Chuck Versus Operation Awesome (3.04)

Contra Sarah Walker’s assertion near the end of Chuck Versus The Angel de la Muerte, Devin Woodcomb would not make an awesome spy. Chuck Versus Operation Awesome drives that point home dramatically, hilariously and repeatedly. This episode is about stepping up to the next level, who is ready and who isn’t. This is also the second episode to show Chuck’s growth by contrasting him and how he handles his double life by immersing one of his family in that life, even if momentarily. When Chuck is with team B he’s still pretty much the old Chuck with the mishegas, the freak-outs and the hand wringing still prominent features of his spy-life. While we’re shown this episode that he still isn’t the spy Sarah and Casey are, it is only when we see him with Devon – who sees only the cool confident spy – that we see that Chuck is well on his way. Devon doesn’t see the screw-ups and the self-doubt and how much Chuck still depends on his team, he sees a real spy. Compared to the most awesome of civilians Chuck is a pretty awesome spy. We also touch on one of the season’s main themes, that Chuck can be a good spy because of his emotional investment in his team and the mission, not in spite of it. We’ll also see how Shaw’s arrival disrupts and ultimately breaks that dynamic, but that is still a few weeks away. For now join me for another look at Chuck Versus Operation Awesome, after the jump.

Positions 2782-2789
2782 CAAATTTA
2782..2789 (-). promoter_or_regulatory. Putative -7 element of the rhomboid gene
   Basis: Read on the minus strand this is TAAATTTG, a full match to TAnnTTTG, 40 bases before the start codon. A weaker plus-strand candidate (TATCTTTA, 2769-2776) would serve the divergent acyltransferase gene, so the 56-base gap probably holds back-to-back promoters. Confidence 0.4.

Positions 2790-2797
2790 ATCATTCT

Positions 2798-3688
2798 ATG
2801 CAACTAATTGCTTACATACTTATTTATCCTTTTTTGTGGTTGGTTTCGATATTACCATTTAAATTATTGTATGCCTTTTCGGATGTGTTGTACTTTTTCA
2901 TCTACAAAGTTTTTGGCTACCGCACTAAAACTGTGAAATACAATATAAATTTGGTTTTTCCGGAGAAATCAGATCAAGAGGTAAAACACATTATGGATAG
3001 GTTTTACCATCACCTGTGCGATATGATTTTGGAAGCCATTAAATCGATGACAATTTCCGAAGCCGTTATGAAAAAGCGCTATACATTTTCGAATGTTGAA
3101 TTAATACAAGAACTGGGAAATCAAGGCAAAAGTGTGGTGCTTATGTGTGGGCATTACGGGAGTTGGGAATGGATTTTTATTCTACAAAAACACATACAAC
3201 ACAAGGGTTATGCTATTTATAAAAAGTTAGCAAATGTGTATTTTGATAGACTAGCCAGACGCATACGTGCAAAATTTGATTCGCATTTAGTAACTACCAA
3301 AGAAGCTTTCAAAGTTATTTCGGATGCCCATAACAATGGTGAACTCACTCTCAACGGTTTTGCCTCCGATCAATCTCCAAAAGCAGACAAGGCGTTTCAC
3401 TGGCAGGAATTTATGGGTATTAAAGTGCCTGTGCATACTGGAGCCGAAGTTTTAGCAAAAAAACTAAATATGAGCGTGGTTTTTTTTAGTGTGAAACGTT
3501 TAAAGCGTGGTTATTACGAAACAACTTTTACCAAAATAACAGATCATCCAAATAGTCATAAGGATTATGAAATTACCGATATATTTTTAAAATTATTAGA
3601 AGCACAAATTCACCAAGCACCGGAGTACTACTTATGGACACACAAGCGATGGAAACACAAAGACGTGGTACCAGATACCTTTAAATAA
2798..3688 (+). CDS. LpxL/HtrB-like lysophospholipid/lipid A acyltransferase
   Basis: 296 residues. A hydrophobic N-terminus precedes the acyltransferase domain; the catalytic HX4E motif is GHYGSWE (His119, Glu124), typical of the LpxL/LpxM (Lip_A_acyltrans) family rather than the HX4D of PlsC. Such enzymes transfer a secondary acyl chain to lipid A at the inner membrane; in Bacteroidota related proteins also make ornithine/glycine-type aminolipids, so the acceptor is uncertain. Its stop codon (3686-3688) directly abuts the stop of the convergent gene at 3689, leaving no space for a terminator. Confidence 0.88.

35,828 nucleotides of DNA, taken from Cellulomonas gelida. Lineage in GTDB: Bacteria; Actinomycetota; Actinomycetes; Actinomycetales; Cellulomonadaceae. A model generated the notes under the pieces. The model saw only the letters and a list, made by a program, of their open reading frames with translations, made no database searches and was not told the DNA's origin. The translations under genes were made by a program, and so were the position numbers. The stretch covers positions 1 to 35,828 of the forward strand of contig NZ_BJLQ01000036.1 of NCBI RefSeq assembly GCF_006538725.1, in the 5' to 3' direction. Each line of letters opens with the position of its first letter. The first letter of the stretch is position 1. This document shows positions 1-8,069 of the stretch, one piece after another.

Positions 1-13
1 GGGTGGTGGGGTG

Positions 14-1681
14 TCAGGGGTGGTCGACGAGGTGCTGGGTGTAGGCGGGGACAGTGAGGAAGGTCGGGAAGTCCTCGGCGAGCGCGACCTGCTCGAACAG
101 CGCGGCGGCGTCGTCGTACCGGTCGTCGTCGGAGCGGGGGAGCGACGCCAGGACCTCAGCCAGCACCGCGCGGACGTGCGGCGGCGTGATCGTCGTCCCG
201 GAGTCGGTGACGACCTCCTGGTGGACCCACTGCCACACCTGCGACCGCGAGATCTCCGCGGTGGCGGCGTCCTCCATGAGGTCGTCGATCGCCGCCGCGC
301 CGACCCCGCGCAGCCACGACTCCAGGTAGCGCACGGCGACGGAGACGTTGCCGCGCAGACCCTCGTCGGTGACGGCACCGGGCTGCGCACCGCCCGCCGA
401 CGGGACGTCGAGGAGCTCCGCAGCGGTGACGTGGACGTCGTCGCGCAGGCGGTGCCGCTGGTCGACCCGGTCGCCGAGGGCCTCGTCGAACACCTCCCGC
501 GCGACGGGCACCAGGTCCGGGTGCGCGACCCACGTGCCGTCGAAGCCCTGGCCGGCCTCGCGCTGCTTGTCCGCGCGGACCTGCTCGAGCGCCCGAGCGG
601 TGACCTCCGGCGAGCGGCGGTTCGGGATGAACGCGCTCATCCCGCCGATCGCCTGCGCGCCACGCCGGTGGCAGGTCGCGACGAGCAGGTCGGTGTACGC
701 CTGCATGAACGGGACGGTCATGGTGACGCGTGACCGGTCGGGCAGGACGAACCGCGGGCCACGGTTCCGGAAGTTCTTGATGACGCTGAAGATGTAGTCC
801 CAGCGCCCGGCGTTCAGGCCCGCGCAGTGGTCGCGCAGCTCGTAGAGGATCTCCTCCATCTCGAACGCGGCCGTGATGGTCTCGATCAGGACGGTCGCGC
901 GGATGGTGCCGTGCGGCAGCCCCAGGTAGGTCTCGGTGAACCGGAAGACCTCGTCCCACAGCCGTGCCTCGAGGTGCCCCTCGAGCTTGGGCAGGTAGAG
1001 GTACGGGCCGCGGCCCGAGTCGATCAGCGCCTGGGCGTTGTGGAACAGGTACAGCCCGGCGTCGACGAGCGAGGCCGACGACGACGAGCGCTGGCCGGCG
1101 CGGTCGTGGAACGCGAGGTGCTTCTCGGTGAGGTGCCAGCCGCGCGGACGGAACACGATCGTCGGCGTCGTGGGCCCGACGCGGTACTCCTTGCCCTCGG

Freaking Out